Tuesday, April 7, 2015

About Morlocks, Eloi, and Social Justice Warriors; or John C. Wright doesn't understand H. G. Wells

I just saw John C. Wright's In Which a Morlock Chides Me. I doubt Wright and I have much more in common than a belief people ought to treat each other with respect, and even there, we differ. I'm with the Quakers in liking Jesus's advice to call no one master, but I can't knock Wright's use of "Mr" and "Miss". It's certainly an improvement on the insults his opponents love.

But I've got to say as respectfully as I can that Wright doesn't understand Wells. In The Time Machine, the Morlocks are the descendants of the working class, and the Eloi (from the Hebrew for "lords") are the descendants of the bourgeoisie. Wells' point is that the class war hurts everyone. Neither race is admirable.

Wright calls the internet's angry identitarians "Morlocks", but they're believers in ideas developed at the US's most expensive schools, and they tend to be graduates of those elite schools—they're Eloi. Their sense that they're entitled to insult others while quickly taking umbrage at any possible slight is an ancient trait of the privileged classes. Their notion that the most important forms of privilege are social rather than economic is common among the privileged. Wright seems to recognize the Eloi in Damien Walter when he refers to his "weak and girlish way", a better description of the childlike Eloi than the apelike Morlocks.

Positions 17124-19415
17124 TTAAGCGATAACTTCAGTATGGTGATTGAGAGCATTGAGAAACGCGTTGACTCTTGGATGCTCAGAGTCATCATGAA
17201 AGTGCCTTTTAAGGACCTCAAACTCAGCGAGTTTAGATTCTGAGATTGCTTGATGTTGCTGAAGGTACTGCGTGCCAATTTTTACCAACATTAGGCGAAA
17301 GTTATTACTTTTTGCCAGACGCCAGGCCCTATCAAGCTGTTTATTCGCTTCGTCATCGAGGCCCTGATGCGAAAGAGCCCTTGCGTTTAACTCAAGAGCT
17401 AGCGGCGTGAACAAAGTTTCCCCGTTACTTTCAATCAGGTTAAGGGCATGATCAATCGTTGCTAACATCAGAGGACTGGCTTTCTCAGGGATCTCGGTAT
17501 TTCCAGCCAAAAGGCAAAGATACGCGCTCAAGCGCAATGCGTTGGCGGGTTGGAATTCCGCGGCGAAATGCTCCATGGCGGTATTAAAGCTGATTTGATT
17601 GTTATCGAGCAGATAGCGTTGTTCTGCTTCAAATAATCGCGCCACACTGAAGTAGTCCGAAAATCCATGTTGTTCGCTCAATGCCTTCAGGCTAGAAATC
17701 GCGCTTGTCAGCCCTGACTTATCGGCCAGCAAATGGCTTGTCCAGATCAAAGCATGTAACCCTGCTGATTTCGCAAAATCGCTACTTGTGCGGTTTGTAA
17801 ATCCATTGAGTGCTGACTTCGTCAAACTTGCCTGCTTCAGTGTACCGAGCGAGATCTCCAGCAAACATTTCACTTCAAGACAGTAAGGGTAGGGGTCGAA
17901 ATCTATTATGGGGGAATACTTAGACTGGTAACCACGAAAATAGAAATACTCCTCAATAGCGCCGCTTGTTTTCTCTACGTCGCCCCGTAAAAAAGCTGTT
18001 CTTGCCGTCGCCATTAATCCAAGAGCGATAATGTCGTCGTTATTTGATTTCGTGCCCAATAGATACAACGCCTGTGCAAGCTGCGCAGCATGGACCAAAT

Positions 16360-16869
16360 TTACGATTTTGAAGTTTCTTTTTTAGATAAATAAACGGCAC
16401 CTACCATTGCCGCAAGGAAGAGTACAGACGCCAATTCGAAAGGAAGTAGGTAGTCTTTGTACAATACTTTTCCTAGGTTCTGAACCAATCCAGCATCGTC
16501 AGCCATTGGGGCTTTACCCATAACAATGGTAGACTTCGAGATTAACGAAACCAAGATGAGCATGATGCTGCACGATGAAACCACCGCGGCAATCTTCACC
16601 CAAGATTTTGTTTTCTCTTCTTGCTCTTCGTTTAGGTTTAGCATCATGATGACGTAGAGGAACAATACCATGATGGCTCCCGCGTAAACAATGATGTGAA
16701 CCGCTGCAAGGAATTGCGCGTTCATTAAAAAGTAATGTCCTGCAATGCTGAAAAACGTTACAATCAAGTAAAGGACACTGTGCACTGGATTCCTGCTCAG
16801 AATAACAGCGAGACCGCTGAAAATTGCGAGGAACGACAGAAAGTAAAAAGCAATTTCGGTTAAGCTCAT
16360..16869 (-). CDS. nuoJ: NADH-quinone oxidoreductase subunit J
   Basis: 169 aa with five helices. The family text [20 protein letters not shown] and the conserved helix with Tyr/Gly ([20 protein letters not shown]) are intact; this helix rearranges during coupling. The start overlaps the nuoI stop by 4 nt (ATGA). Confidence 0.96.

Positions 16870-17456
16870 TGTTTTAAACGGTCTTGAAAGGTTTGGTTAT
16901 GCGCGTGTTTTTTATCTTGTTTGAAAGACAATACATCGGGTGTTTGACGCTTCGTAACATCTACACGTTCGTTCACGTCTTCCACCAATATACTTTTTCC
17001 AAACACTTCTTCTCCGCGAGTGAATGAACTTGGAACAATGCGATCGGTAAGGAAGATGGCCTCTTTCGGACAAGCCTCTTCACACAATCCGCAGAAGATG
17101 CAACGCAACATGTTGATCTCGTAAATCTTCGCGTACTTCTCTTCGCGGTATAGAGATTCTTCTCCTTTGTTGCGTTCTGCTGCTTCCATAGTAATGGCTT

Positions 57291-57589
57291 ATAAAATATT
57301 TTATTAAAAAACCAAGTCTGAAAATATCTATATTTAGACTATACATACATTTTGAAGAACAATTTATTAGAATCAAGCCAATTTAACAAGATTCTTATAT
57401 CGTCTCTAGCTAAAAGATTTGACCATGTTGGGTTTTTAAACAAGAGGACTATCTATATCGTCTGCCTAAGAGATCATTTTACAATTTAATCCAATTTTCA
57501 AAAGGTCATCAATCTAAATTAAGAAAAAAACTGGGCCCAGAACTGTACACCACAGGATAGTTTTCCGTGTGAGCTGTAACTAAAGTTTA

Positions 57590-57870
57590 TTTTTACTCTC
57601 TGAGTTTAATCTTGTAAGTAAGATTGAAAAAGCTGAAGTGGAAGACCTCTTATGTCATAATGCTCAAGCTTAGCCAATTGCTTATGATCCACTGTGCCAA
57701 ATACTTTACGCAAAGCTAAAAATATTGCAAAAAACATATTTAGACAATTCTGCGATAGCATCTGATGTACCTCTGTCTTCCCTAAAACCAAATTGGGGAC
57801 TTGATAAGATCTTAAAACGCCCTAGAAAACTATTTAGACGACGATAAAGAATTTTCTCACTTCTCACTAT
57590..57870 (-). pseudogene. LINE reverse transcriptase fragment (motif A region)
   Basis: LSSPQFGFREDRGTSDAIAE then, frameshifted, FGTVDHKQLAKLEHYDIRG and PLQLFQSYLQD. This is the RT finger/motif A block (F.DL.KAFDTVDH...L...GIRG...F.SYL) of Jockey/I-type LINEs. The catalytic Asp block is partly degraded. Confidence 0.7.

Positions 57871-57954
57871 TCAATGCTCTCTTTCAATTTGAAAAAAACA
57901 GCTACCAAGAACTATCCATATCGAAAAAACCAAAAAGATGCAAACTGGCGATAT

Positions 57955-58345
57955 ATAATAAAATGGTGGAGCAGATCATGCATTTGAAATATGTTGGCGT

Ah, well. Wright's a conservative and I'm a socialist, so it's no surprise that he identifies with Eloi and I with Morlocks.

Since I don't have a proper conclusion, here's a Wells quote:

"That Anarchist world, I admit, is our dream; we do believe - well, I, at any rate, believe this present world, this planet, will some day bear a race beyond our most exalted and temerarious dreams, a race begotten of our wills and the substance of our bodies, a race, so I have said it, 'who will stand upon the earth as one stands upon a footstool, and laugh and reach out their hands amidst the stars,' but the way to that is through education and discipline and law. Socialism is the preparation for that higher Anarchism; painfully, laboriously we mean to destroy false ideas of property and self, eliminate unjust laws and poisonous and hateful suggestions and prejudices, create a system of social right-dealing and a tradition of right-feeling and action. Socialism is the schoolroom of true and noble Anarchism, wherein by training and restraint we shall make free men." ― H.G. Wells, New Worlds for Old

Related: On Star Trek and the dark history of "Social Justice"—a post for David Gerrold

ETA: A beginner's guide to "Social Justice Warriors" in the F&SF community

ETA 2: Just read Wright's The Perversion of a Legend. He really needs to work on that "respect everyone" thing. If he wishes to keep claiming to be a Christian, 1 Peter 2:17 matters.